We celebrate bold content from across the web to inspire marketers and content creators.
Animation, animation, animation. I simply cannot get enough of it. This week we’re looking at the technique of mixing animation with live action. We have four contrasting videos, however it is clear in each that the blend of animation and live action creates something special. Let’s dive in.
Take On Me
I’m not gonna lie, the hair and outfits alone make our first clip one of the most awesome things I’ve ever seen. It turns out cyclic fashion is real. A-ha’s ‘Take On Me’ music video won six awards (Best New Artist in a Video, Best Concept Video, Most Experimental Video, Best Direction, Best Special Effects, and Viewer’s Choice) at the 1986 MTV Video Awards and upon a rewatch it’s clear why. Using an animation technique called rotoscoping (tracing live-action images and rendering them to look like literal moving sketches or drawings) the clip shows our fabulously styled protagonist moving in and out of a comic book world. A lovely reminder that absolutely nothing is off limits or beyond reach. What other worlds do you feel you could combine to help tell your own story?
Diary of a Teenage Girl
The thing to learn from this one is, let your video content truly represent your brand. The animation pallet is infinite. A great example of this kind of representation can be seen in Diary of a Teenage Girl – the film adaptation of Phoebe Glockner’s graphic novel about the sexual awakening of teenage artist Minnie. The narrative is punctuated throughout with the main character interacting with her own art. What’s especially great about it is that the animation reflects Minnie’s own art, going that extra step of allowing us to see how an artist like her sees the world as a perpetual source of inspiration for her work. We say this all the time but the key to connecting with an audience is honesty and the access to your own vulnerability. How can you do more to put yourself into the piece, to reflect your own passion as to the message you’re sharing?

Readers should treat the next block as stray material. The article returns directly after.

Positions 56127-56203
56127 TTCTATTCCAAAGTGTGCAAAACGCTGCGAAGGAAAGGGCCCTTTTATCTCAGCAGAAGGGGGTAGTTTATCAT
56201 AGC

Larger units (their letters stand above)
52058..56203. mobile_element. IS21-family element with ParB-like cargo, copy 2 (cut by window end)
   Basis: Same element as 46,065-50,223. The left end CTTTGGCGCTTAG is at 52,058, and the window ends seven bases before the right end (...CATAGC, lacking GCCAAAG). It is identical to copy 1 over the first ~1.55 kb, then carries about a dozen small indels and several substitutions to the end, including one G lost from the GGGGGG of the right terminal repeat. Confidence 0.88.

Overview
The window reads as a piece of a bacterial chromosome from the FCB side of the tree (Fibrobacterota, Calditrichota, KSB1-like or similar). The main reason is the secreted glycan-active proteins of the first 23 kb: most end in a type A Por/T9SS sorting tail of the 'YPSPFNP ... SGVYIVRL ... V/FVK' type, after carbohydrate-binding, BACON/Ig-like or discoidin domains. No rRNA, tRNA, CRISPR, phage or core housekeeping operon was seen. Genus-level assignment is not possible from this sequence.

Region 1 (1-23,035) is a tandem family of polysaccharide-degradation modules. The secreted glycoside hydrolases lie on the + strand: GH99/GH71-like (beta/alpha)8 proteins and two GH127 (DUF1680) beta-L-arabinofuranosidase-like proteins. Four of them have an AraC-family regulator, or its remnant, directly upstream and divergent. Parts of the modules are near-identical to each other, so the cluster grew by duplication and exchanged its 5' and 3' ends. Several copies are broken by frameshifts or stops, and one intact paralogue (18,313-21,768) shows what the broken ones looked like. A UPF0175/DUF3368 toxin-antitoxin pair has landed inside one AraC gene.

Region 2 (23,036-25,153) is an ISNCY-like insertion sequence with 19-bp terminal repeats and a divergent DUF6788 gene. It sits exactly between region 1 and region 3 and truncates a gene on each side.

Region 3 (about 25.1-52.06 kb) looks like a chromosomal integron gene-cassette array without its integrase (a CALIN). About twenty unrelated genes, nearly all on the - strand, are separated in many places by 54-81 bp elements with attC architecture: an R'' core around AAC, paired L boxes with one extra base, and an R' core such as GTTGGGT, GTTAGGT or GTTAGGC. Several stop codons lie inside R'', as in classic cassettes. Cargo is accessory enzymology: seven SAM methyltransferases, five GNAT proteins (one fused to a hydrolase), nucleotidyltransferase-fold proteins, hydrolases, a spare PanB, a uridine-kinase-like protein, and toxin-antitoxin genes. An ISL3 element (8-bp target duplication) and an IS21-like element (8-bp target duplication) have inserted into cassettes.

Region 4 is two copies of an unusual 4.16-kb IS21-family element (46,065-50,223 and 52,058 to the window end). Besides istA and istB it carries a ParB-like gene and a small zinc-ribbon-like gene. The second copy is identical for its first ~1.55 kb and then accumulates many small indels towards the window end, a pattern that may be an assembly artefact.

Moving on to something a little less poetic but equally as entertaining we jump into the casino scene from The Hangover. Yes, that crazy Vegas stag film where the world fell in love with Bradley Cooper and more so Zac Galifianakis. In this scene numbers and calculations swirl around the character’s head as he calculates the probabilities required to win back their money. What a great way to portray cognition through animation. Definitely food for thought as another way to put across your message.
The Life Aquatic with Steve Zissou
Finally we look at a very short but beautiful use of stop motion animation from The Life Aquatic with Steve Zissou. In this scene the character presents us with a crayon ponyfish (a fictitious creature) in a bag of water. The visual of the imaginary animal is brief but stunning. The stylistic choice of stop motion for this scene adds a sense of magic and wonder. I believe there’s a sense of nostalgia and childhood we experience through stop motion. This raises the importance of how, stylistically, your choice of animation can alter and move the tone of a message. I challenge you to really look at all your options for portraying your voice. It’s in the understanding of the connection you have with your message that creates a true connection with your audience. Which animation styles do you think would best suit what you’re trying to say?
Bold Content Spotlight: Home-Start
We’re proud that our Home-Start’s Parental Advisory Films received Gold in the LIT Commercial Awards this week!